- Colin Chase, ed., The Dating of Beowulf. Toronto Old English series 6. (Revised reprint of 1981 ed. Toronto, Buffalo, and London: Univ. of Toronto Press, 1997).
- Daniel Donoghue, ed. Beowulf: A Verse Translation, Authoritative Text, Contexts, Criticism. Norton Critical Edition, Translation by Seamus Heaney (New York: Norton, 2002). Reprints 8 critical essays.
- Eileen A. Joy and Mary K. Ramsay, eds., The Postmodern Beowulf: A Critical Casebook (Morgantown: West Virginia U Press, 2006).
- John M. Hill, ed. On the Aesthetics of Beowulf and Other Old English Poems. Toronto Anglo-Saxon Series 6 (Toronto: U of Toronto Press, 2011).
- Leonard Neidorf, ed., The Dating of Beowulf: A Reassessment (Woodbridge: Boydell & Brewer, 2014). A collection of vitriolic and intemperate responses to Chase 1981/1997.
There are many excellent studies of the poem; here are only a few
- Larry D. Benson, “The Pagan Coloring of Beowulf,” in Old English Poetry: Fifteen Essays, ed. Robert P. Creed (Providence, 1967), pp. 193-213; rpt. in Baker, Beowulf 1995, pp. 35-50.
- Frederick M. Biggs, “The Politics of Succession in Beowulf and Anglo-Saxon England,” Speculum 80 (2005), 709-41.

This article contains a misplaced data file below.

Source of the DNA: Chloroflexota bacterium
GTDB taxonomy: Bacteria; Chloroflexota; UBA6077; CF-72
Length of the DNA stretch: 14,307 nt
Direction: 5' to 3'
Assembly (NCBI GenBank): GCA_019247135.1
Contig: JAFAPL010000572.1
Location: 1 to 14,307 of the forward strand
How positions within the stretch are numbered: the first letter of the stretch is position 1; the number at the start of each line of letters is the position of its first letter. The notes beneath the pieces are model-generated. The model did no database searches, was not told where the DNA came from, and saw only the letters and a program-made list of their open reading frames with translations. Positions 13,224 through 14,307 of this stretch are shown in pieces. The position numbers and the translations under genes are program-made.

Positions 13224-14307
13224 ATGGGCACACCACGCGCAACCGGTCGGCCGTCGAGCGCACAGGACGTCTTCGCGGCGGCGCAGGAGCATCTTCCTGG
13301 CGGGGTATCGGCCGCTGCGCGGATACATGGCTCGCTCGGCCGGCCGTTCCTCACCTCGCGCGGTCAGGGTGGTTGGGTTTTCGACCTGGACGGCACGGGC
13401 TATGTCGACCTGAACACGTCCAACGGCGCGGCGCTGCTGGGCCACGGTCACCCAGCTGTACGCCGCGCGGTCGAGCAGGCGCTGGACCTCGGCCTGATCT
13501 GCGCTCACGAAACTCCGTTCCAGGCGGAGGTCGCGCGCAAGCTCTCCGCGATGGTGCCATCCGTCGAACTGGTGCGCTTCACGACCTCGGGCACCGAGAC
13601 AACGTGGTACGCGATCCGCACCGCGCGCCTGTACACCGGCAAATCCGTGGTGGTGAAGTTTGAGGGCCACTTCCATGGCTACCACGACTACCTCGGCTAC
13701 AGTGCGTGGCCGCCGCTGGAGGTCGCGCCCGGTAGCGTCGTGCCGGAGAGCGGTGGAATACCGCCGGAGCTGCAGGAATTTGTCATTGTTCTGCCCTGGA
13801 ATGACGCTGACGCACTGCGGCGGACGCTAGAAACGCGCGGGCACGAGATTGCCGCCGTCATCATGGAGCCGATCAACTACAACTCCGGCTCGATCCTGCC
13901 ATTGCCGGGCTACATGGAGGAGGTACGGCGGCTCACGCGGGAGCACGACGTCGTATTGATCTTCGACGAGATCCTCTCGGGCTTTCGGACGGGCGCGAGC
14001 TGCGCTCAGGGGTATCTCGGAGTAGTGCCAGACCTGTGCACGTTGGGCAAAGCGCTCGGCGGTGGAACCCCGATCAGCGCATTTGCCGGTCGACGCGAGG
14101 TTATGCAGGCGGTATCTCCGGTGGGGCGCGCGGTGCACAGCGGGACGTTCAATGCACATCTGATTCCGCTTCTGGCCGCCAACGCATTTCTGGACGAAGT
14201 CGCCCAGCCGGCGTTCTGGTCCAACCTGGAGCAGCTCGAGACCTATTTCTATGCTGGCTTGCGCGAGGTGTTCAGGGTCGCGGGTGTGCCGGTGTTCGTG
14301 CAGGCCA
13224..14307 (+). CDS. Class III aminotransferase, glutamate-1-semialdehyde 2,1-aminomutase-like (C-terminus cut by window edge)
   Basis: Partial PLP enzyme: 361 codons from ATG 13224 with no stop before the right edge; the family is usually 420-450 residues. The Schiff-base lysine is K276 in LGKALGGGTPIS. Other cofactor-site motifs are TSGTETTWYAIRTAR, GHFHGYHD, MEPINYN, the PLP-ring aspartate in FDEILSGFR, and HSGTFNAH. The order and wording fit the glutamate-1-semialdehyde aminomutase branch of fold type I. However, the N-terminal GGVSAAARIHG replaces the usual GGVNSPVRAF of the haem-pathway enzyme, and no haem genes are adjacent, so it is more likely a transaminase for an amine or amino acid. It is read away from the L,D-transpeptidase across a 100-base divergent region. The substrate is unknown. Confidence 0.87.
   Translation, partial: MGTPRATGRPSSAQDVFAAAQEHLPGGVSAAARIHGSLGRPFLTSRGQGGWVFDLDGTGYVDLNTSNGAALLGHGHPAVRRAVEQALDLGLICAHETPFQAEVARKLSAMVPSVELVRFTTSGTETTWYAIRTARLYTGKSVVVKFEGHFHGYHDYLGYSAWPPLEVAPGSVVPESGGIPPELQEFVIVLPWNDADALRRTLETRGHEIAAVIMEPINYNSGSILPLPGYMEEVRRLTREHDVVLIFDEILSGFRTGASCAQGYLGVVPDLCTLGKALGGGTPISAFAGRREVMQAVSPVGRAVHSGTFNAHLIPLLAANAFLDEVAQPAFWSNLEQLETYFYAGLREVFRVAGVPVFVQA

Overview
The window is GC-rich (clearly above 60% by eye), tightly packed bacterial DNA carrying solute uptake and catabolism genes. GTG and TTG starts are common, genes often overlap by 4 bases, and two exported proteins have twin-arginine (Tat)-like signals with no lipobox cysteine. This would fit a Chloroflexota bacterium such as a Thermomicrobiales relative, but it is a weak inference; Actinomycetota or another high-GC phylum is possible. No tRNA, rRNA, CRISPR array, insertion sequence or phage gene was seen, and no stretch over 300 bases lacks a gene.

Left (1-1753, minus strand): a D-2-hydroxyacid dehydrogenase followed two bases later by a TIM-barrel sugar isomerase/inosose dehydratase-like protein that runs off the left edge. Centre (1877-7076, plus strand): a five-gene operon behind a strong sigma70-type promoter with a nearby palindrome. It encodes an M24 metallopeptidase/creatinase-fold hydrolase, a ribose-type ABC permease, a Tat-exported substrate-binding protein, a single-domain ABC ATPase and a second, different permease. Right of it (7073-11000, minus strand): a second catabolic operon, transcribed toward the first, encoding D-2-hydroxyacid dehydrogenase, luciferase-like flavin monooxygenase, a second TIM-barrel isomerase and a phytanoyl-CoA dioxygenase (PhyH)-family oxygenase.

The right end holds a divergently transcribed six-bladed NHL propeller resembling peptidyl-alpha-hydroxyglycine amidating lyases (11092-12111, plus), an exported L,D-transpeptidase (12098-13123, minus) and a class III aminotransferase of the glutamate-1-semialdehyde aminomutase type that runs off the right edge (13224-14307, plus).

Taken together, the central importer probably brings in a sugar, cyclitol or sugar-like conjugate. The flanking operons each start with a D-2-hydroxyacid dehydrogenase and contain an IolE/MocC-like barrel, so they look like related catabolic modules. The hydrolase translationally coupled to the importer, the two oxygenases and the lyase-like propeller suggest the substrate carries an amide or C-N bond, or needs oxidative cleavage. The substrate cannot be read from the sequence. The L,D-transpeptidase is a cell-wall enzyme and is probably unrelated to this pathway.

- Josephine Bloomfield, “Diminished by Kindness: Frederick Klaeber’s Rewriting of Wealhtheow,” JEGP 93 (1994): 183-203.
- Rolf H. Bremmer, Jr., “Grendel’s Arm and the Law” in Studies in English Language and Literature: ‘Doubt Wisely’, Papers in Honour of E.G. Stanley, ed. M.J. Toswell and E.M. Tyler (London: Routledge 1996), pp. 121-32.
- Carol J. Clover, “The Germanic Context of the Unferþ Episode,” Speculum 55 (1980), 444-68; rpt. in Baker, Beowulf 1995, pp. 127-54.
- Mary Dockray-Miller, “Beowulf’s Tears of Fatherhood,” Exemplaria 10 (1998), 1-28; rpt in Joy and Ramsey, eds., The Postmodern Beowulf, pp. 439-66.
- James W. Earl, “Beowulf and the Origins of Civilization” in Speaking Two Languages: Traditional Disciplines and Contemporary Theory in Medieval Studies, ed. Allen J. Frantzen (Albany 1991), pp. 65-89.
- James W. Earl, Thinking about ‘Beowulf’ (Stanford: Stanford Univ. Press, 1994).
- Christine E. Fell, “Paganism in Beowulf: A Semantic Fairy-Tale” in Pagans and Christians: The Interplay between Christian Latin and Traditional Germanic Cultures in Early Medieval Europe, ed. T. Hofstra et al. (Groningen 1995), pp. 9-34.